The reason we agreed to hide our inner BA Baracus (“Ain’t getting’ on no plane, fool!”) and head over to Amsterdam in the first place was to get our hands on this new bit of kit. And we weren’t disappointed…
Even the basics such as photography have a few new tricks up their sleeve. The two cameras on the front are pretty good when it comes to taking a 3D image. How this’ll look off the device we’re not too sure, but it worked well in practice and the pictures looked great when viewed on the 3DS. Some fun photographic features also mean you can put the two cameras on the front and the one on the back to unusual use – for example, taking a picture of yourself and someone else at the same time and merging them.
The Cinema Stand that Nintendo set up to showcase some of the best uses of the 3DS by playing relevant content outlined just what the console should be capable of. Resident Evil Revelations seems a creepy delight, giving the monsters some added bite (although the level we got to play later didn’t benefit as much as we’d hoped in comparison to other games).
Other highlights from the cinema showreel included:
* Ridge Racer’s use of the technology to put some virtual distance between the cars during the race and really making that work when the driver slams the peddle.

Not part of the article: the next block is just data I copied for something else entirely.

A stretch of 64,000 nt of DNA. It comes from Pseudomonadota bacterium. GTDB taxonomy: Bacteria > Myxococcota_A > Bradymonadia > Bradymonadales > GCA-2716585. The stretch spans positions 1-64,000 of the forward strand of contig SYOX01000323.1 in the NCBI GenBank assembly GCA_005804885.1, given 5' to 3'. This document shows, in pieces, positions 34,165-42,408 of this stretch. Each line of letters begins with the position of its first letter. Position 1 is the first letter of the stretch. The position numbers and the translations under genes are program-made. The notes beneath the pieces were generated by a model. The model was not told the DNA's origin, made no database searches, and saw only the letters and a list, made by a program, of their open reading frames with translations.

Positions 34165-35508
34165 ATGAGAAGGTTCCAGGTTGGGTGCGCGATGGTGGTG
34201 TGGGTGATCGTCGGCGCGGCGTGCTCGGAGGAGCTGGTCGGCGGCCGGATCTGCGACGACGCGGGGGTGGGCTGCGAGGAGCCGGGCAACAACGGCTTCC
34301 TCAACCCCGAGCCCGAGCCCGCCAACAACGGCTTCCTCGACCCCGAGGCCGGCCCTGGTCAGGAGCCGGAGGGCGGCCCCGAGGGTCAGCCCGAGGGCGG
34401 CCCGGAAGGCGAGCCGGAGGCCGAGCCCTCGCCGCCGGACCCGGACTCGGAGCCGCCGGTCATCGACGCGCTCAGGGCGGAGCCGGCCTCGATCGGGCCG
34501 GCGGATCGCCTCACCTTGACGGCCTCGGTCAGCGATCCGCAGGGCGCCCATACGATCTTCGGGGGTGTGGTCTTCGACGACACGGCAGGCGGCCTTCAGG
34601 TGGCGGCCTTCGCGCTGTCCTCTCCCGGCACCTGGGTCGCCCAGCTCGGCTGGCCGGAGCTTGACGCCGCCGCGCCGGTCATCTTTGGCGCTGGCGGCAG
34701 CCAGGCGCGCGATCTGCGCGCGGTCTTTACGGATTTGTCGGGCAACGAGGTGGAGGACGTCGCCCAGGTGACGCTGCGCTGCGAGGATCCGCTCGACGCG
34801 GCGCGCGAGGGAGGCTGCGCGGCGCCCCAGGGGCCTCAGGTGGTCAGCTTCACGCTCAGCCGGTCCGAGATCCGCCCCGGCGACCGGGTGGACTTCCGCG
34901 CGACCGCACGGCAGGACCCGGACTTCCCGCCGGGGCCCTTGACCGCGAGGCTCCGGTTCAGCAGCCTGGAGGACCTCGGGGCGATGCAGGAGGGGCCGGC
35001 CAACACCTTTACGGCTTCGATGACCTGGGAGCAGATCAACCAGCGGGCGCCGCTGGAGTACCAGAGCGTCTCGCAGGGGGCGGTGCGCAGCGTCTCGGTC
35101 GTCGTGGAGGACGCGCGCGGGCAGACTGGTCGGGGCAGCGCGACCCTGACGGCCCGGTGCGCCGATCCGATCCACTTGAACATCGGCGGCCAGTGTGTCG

* An improved sense of the arena in Super Street Fighter IV thanks to the 3D.
* The Eurosports 3D TV service lifting the players and the umpires above the tennis crowd.
* Even the cutesy critters in Animal Crossing benefit by standing out more.
Does it always work? No. There is occasional ghosting (where the two images that create the 3D picture don’t quite mesh). In games where you use the gyro to move the console itself to control the action it can be especially bad as you constantly change your view.
The biggest disappointment was that Zelda’s lush backgrounds almost seemed too much for the 3D system to handle and made us blink our eyes to refocus more than a few times during our play test. However, the level of 3D on the Nintendo 3DS can be changed using a sliding scale on the right-hand side of the device – even to the point that you can turn a 3D game into boring old 2D.
Overall, this is a successful use of a technology that can sometimes be written off as gimmicky. The play feels fresh in games that might otherwise be starting to lose their appeal and as the 3D can be adjusted it should stop parents worrying that their kids are going to end up cross eyed.
The 3DS will no doubt be the must-have console at launch and it offers an interesting dilemma. We’d usually weigh up the balance of buying a new console against the number of games that will be available for it at launch and the chance that it will drop in price after the initial rush. However, those who already own a DS can make use of their back catalogue titles while they wait for new games to arrive. And as Nintendo has hit its promised March 2011 launch date you may not want to wait for the inevitable price drop before getting your hands on one, as that’s unlikely to happen before Christmas…